The Chorus gives us a picture of the two opposing camps on the night before the battle; there are the whispers of the sentinels, the firelight from each camp, the neighing of the horses, the sounds of armor, some roosters crowing, and clocks striking in two nearby villages. Inside the French camp, the confident soldiers play dice while waiting anxiously for dawn; meanwhile, the English, aware of their small number and of their weakened condition, contemplate the morning's danger. The Chorus describes King Henry's walking from tent to tent talking to his soldiers ("a little touch of Harry in the night"), calling them "brothers, friends, and countrymen." He looks strong and confident, and he is a comfort to his men.
The Chorus then apologizes once again for the inadequacies of the stage and urges his audience to be ready to imagine the battle of Agincourt in their minds.
As before, the Chorus makes another apology for the limitations of the stage and the need for imagination on the part of the audience. In conformance with the Elizabethan tradition and Shakespeare's custom, there is no absurd effort to present a battle on the stage. Throughout Shakespeare's history plays, a few soldiers represent entire armies, but here, where England's ideal king is being presented, Shakespeare resorts to using the Chorus, urging and reminding the audience that they must imagine the two opposing camps at nighttime on the eve of the crucial Battle of Agincourt.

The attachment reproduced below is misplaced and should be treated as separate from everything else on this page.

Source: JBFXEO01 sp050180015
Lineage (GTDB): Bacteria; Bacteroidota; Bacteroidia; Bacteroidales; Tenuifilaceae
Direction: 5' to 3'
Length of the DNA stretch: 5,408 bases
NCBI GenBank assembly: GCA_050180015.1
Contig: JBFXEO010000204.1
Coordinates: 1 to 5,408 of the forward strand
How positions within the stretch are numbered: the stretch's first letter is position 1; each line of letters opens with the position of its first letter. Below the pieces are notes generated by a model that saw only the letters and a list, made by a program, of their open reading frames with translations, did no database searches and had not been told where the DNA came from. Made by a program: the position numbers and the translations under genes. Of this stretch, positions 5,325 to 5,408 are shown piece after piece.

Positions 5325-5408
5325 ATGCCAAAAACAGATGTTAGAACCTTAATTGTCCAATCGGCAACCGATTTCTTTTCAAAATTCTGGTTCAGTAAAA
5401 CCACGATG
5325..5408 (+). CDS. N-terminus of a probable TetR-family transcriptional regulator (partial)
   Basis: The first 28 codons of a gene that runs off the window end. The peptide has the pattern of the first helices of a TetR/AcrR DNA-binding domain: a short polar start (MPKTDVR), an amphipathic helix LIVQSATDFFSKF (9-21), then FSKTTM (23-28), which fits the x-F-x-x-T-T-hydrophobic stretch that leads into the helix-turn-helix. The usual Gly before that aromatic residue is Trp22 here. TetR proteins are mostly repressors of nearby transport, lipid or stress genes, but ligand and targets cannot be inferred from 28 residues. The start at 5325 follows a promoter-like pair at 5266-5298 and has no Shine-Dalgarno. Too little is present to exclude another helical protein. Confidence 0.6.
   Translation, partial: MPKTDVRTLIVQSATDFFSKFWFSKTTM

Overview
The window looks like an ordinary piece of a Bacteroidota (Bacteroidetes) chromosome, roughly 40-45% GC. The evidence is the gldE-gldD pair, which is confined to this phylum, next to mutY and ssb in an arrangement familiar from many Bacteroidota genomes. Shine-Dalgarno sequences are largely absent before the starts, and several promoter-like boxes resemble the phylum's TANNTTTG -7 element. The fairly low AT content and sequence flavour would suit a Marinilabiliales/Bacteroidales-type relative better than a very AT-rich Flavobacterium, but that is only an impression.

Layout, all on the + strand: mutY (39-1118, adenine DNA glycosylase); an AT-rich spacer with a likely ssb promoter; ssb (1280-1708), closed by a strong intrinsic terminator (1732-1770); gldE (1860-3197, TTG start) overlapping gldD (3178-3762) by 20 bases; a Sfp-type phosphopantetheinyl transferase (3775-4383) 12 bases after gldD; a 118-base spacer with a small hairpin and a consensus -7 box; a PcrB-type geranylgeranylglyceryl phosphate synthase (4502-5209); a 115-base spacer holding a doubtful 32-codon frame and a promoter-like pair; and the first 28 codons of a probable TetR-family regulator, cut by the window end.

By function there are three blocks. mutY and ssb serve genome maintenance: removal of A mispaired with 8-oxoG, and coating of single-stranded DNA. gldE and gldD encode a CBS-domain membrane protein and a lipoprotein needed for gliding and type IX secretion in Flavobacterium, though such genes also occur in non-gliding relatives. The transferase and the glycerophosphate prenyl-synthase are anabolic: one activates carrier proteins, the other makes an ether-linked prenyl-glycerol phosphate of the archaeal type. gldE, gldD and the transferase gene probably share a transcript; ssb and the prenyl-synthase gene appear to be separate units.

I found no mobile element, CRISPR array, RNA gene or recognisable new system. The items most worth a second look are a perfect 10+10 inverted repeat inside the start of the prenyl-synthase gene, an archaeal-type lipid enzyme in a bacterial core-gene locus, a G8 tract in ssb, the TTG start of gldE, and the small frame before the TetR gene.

Shakespeare continues to depict the contrasting mood of the two camps. Again, as in the last act, the Chorus informs us that the French are overconfident and high spirited, whereas the English are so dejected that the king himself must wander through the camp, offering encouragement.
In the last scene of Act III, we saw how frivolous the French were with their light-hearted talk of horses, mistresses, and love poetry. Now, Act IV will open by contrasting the situation in the English camp.